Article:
I was telling Chris about my unsuccessful quest to find decent and inexpensive blueberries in Riyadh. Eventually, I settled on just buying cranberries, still imported from Canada, but they were a lot less pricey than the blueberries from the US which cost an arm and a leg in Safeway.
Me: At least cranberries are higher in… I don’t remember the word.
Which led to a discussion about glutathione and metathione, anti-oxidants that also lighten skin, which explains their popularity in some Asian countries. I had to explain to him why a lot of brown-skinned people try hard to to be lighter and use all kinds of products – papaya soap, whitening lotions, bleaching creams, metathione tablets, glutathione injections – because lighter skin is a standard for beauty for some (not all!) Asians, especially in the Philippines where most of us are naturally tanned. While I no longer think that way as I’ve grown to like myself as I am, I used to use some of the milder whitening stuff in my early twenties. The most extreme was buying glutathione tablets from GNC. When I stopped trying at 24, my natural skin color reemerged in a year.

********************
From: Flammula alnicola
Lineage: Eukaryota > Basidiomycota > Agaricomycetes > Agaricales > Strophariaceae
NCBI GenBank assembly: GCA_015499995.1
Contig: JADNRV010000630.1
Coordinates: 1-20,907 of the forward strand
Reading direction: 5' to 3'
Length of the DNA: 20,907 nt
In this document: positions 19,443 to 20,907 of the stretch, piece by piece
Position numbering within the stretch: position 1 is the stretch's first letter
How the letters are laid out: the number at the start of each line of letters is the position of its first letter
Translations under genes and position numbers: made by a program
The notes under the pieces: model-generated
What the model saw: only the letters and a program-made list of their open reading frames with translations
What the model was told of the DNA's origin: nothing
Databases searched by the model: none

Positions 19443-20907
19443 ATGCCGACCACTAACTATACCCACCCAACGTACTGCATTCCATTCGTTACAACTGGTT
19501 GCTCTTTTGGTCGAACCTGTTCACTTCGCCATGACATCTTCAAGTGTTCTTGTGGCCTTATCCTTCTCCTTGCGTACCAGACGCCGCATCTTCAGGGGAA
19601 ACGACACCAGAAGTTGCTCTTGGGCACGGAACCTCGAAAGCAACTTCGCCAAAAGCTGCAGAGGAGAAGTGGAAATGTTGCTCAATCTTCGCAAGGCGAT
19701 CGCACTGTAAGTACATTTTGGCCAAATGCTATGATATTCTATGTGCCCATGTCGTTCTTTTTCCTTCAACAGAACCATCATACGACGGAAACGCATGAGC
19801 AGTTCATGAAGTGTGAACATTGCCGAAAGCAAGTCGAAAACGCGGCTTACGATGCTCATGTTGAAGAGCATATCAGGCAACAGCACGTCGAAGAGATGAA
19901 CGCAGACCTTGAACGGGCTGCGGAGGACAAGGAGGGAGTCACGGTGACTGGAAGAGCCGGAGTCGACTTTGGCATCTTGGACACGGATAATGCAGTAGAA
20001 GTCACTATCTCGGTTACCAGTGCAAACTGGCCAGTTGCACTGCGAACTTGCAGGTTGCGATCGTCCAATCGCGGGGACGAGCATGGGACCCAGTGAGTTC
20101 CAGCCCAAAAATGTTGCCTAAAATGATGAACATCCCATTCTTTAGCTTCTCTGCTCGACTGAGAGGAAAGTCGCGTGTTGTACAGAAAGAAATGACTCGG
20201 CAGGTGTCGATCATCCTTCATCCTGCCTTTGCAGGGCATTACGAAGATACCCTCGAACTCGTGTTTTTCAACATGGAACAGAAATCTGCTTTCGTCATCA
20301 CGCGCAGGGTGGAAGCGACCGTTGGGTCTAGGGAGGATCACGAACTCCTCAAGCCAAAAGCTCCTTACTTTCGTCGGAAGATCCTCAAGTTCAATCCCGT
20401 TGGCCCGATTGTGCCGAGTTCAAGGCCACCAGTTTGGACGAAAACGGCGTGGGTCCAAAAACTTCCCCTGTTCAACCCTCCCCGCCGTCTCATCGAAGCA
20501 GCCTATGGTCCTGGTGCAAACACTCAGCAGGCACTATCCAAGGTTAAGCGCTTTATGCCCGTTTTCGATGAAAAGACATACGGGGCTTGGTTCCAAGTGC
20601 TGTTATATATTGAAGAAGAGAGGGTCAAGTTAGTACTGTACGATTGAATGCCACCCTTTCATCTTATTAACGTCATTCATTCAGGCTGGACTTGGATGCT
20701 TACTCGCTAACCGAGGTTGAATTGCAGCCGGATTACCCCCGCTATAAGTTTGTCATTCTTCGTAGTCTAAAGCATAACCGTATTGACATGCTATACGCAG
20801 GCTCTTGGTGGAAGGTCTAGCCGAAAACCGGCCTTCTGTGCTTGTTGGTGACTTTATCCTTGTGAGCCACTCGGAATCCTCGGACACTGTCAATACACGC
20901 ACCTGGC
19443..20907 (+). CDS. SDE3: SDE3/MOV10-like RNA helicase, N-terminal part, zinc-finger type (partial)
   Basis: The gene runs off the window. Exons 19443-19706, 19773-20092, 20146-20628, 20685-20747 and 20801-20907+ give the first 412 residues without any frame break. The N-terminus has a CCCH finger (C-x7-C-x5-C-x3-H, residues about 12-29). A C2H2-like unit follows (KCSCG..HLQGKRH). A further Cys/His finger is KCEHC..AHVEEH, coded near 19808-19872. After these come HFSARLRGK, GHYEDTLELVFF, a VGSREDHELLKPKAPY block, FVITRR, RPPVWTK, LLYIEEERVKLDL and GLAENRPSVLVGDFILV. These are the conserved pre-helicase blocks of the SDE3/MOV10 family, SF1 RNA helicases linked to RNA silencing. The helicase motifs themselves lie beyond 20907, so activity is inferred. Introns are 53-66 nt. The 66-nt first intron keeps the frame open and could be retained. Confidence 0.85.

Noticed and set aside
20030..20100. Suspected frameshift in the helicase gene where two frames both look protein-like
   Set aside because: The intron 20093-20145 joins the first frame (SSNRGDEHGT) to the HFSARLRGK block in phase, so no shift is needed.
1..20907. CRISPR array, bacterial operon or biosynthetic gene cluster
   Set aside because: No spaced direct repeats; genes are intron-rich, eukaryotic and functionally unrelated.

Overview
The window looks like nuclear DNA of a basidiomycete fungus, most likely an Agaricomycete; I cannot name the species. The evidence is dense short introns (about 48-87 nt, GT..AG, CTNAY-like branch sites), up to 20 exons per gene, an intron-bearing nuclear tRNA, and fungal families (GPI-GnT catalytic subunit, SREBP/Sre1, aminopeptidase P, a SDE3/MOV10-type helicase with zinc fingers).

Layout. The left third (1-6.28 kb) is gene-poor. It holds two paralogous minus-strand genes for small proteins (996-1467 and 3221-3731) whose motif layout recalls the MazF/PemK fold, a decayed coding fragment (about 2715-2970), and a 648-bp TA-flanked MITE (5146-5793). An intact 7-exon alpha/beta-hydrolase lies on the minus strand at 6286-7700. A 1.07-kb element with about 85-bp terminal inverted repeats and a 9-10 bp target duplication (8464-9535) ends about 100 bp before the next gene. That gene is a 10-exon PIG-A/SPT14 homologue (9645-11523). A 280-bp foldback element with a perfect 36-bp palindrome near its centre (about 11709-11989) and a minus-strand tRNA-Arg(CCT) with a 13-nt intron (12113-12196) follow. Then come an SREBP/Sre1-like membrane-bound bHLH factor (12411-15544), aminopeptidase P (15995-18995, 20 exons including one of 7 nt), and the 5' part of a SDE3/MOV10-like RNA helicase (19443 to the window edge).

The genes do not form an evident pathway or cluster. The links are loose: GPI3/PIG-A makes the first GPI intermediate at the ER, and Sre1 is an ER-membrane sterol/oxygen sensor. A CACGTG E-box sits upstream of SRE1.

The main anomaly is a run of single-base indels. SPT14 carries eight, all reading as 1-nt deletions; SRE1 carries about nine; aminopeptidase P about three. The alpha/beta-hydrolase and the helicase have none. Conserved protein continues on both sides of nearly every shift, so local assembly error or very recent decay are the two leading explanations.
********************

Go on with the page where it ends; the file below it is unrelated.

Chris laughed and thought it was all crazy. He didn’t think “pale” as a skin color was a compliment and he counts himself lucky if he gets a slight tan over the summer. He also thinks that my natural tan is an asset because I would never have to work hard for it. He admitted that in his 20’s (who do we do stupid stuff in our 20s?) he tried using tanning beds with a friend and went through 10 sessions. He eventually decided that the effort wasn’t worth it but a lot of people from his place still do that regularly and even get fake spray-tans, which I found hilarious.
We laugh but it’s a fact that humans tend to want what they don’t have. It seems hard to be content… light-skinned people try to get a tan, and brown-skinned people try to be whiter. But it’s just so much easier and less expensive to like what you already have.